This brought back a lot of happy memories of traipsing around the mountains of western Colorado with my Dad who was a geologist. We always carried carbide lights with us and went into a lot of old mines.

Trad climber
Hagerman, ID
Topic Author's Reply - Aug 18, 2010 - 10:54am PT
I sauntered along the high ridge, enjoying the lack of biting bugs, and warm morning sun, while watching for mineral specimens with one eye on "close-up", with the other eye enjoying the scenery, while the third eye scanned for lost prehistoric women. (made me feel kinda like an economist).

I ran out of easy ridge-line walking and had to face-up to a problem.

The problem was: I didn't really want to climb back down the way I had ascended.

It was not going to be pleasant.

At the end of the ridge, I noticed a distinct track that headed steeply back down toward the valley I had climbed from. It took me easily down through the steep rubble and ended abruptly just above the collapsed mine shaft that the cable went to.

I carefully down-climbed shattered limestone rubble to the cable.

For my return off the steep rubble-pile and limestone cliff, after deciding the cable was anchored: I pulled out my leather rock-collecting gloves and climbed back down the cable.

Via-Ferrata Idaho Style!

After that adventure, clouds were building and I drove down to the valley below, and went fishing at about 3:00 PM. Got thunder-stormed off the river exactly 30 minutes later.

Weather just looked really bad, so I drove home 200 miles, through constant thunderstorms.

You ask? Did I find any good mineral specimens? A few.

Mostly, I found some adventure, and history.


Ideeho-dee-do-dah-day boom-chicka-boom-chicka-boom
Aug 18, 2010 - 10:59am PT
One man's waste dump is another man's archeological site.

Mountain climber
The Other Monrovia- CA
Aug 18, 2010 - 11:33am PT
A new phrase: Via Fritzatta!
Yeah, them dudes were beyond tough. There's nowhere you can go that
they haven't beat you to.

A few pics from Death Valley:


Trad climber
Douglas, WY
Aug 18, 2010 - 11:40am PT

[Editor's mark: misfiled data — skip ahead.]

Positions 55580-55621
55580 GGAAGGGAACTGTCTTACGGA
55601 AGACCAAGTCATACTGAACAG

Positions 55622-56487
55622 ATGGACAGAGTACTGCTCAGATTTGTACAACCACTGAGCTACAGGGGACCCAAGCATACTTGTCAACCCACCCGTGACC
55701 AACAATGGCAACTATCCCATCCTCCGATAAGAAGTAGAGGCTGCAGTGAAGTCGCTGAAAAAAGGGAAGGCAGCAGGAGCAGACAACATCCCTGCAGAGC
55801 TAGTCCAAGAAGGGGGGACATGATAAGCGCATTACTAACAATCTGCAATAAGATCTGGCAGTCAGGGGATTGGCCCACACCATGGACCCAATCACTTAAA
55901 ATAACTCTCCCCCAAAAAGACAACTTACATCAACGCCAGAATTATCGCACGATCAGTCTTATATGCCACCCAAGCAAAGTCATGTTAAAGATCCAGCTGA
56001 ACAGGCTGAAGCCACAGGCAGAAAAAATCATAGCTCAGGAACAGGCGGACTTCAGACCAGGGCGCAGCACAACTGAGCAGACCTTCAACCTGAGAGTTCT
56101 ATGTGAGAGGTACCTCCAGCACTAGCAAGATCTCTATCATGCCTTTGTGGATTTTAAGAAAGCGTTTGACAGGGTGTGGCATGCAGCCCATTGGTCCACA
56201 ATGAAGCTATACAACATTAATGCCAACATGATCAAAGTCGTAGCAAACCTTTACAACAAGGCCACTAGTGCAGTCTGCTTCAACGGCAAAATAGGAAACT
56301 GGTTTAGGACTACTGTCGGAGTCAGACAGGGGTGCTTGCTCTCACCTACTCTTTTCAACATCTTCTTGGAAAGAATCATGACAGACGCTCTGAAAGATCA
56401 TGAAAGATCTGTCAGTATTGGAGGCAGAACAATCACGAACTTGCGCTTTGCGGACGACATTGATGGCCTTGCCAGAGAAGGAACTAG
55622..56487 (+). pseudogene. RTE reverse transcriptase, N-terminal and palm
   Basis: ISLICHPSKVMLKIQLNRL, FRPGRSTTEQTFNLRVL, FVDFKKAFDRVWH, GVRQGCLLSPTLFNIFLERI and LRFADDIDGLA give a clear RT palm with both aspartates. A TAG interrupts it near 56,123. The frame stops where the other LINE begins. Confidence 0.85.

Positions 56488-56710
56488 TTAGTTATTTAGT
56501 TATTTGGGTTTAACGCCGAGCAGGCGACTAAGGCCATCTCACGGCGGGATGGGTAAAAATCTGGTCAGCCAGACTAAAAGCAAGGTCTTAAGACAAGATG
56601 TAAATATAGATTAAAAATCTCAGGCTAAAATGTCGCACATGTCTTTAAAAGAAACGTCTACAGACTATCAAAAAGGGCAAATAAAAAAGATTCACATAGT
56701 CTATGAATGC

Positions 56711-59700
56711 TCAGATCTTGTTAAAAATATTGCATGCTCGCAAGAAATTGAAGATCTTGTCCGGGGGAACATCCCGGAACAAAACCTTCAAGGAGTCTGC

Thre are mines clear up to near the summits on many of the Colorado 14ers. In particular are the Mosquito Range peaks of Mt, Linclon, Mt. Bross, and Mt. Sherman.


Trad climber
Hagerman, ID
Topic Author's Reply - Aug 18, 2010 - 12:06pm PT
Reilly: That middle photo you posted of all the mining machinery must be some kind of an "outdoor mining museum."

In the photo, I see a one-lung gas engine at far left, and an Arresta, the most primitive rock crusher, (except for sledgehammers) in the front.

Is it on public access land, or does some old miner have it plastered with "no tresspassing-survivors will be shot" signs?

Mountain climber
The Other Monrovia- CA
Aug 18, 2010 - 12:31pm PT
That is in Death Valley NP and is one of the few place you can get to with
2WD - on a good day. I pretty sure all that equipment is where it was when it worked.
Pretty sure that is one of the borax mines about 15 miles SW of Badwater.

Later that day, about 25 miles further west, and way beyond two-wheelers

we came upon a spring that was all set up for entertaining!


Trad climber
Hagerman, ID
Topic Author's Reply - Aug 18, 2010 - 12:44pm PT
Reilly: Re.
we came upon a spring that was all set up for entertaining!


Alone in the backcountry with your very own "hot tub chickenslut!"

All I had was the "fairly good" 4wd road and a campspot with a view.